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Preventing and Detecting Heartworms in a Dog or Cat A Heartworm is a parasite that enters its host, usually a dog, but often cats and other mammals, through the bloodstream. The infection, if not detected early, can prove fatal. In the spring, veterinarians recommend having dogs and cats tested for exposure to heartworms from the previous autumn’s mosquito population. Mosquitos are the most common form of carrier of this dreaded parasite. In addition to providing warm shelter, a healthy diet using organic pet food, and giving a pet lots of love, along with regular checkups, are all vital to a pet’s health. What Are Heartworms? Heartworms are worms, similar to earthworms, which can reach six to ten inches in length at maturity. They go through four separate lifecycles: two in the carrier, and two in the final host, usually a dog or cat. They begin as microscopic organisms called microfilaria and reach sexual maturity at stage four when they can produce hundreds of microscopic baby worms that are released into the host animal’s bloodstream. How Does The Pet Get Heartworms? Mosquitoes feed on an infected host, such as a dog. The microscopic organisms live within the mosquito through two lifecycles. They then travel to the mosquito’s salivary glands. This allows them to enter the next host when the mosquito bites its next victim. The development continues with the larvae passing through two more molts before reaching sexual maturity. This can take six to seven months and is the reason the animal should be tested in the spring to see if it was infected last summer or fall. What Are The Symptoms Of Heartworms? Symptoms of heartworms can be difficult to detect. There are no symptoms early on. It isn’t until after the fourth molt that any symptoms occur. Some symptoms a pet owner might notice include: ● Weight loss ● Lethargy ● Coughing The larvae arrive in the right ventricle of the heart and the surrounding blood vessels. Damage to the artery lining occurs within days. Inflammation occurs as the body tries to defend against the infection, but the worms work faster than the body. Blood clots and aneurisms can occur. As the disease progresses, blood vessels become blocked and fluid builds up, causing the dog or cat to cough. If left untreated, the animal will eventually collapse due to shock from the infection, and death follows in as little as one to two days. Can Heartworms Be Treated?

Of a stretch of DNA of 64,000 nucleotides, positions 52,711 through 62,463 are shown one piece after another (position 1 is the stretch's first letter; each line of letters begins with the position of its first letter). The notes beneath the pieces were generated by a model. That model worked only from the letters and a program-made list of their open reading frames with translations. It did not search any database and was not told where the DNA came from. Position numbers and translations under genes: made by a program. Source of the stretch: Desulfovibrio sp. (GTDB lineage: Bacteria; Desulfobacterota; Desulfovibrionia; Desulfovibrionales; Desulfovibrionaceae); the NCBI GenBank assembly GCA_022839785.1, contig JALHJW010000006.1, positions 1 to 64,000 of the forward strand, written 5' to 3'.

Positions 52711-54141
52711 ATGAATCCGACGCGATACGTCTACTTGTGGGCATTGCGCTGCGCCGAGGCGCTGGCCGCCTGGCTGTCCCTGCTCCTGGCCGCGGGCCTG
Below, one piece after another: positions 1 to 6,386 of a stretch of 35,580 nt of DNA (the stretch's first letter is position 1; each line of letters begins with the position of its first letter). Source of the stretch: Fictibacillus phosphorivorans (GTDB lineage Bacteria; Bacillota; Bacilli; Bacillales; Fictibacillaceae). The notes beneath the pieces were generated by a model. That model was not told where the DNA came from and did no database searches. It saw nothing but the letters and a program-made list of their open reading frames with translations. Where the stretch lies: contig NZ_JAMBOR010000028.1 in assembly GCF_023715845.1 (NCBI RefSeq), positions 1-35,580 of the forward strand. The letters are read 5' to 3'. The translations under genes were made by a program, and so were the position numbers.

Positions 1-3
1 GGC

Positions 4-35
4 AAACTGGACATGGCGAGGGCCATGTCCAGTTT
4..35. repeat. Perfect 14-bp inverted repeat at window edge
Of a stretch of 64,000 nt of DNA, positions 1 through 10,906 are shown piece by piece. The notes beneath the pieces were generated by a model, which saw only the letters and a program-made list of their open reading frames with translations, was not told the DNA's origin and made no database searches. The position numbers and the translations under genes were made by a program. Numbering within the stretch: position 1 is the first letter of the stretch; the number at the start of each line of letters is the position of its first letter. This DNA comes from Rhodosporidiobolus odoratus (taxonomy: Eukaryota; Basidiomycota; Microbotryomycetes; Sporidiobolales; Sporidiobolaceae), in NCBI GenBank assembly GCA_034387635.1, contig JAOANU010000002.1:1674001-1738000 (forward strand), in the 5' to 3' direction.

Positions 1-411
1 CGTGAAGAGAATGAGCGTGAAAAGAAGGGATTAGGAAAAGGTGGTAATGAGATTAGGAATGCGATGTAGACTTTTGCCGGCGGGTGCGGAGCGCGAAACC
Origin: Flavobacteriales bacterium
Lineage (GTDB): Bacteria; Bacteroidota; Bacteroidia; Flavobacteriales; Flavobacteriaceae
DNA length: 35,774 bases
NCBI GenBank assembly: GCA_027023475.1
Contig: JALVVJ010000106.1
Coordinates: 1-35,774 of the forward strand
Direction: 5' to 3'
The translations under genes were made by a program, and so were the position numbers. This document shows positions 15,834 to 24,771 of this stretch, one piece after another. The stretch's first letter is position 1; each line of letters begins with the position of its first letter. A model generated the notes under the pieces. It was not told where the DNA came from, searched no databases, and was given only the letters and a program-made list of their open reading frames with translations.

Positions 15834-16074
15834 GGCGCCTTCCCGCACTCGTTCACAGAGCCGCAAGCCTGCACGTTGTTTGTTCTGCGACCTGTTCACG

Treatment may be available, depending on how far the infection has progressed and how many worms have infected an animal. The treatment can be expensive, and it is not without side effects. How Can Heartworms Be Prevented? Good care is of the utmost importance. Annual testing is available and, if caught early, the condition may be reversed. However prevention is the best option. Medication given once a month kills the baby larvae before they can reach the maturity needed to cause damage. Make sure you groom your dog or cat regularly and check for any skin problems or wounds. Provide a nutritious diet using organic pet food like that marketed by Krisers, and give a pet heartworm medication every month for the rest of its life. Company Bio Kriser’s has been supplying all natural pet foods since 2001. Brad Kriser discovered what he could do for the overall well-being of the pets he was caring for in his pet day care. The pet food became so popular with pet owners who appreciated the difference it made in their pets’ lives, that Brad Kriser opened a store dedicated to supplies and all-natural pet foods. He now has 22 locations in three states.

Preventing and Detecting Heartworms in a Dog or Cat | Heartworms are parasites that infect dogs, cats and other animals. Left untreated, they can cause severe damage in...

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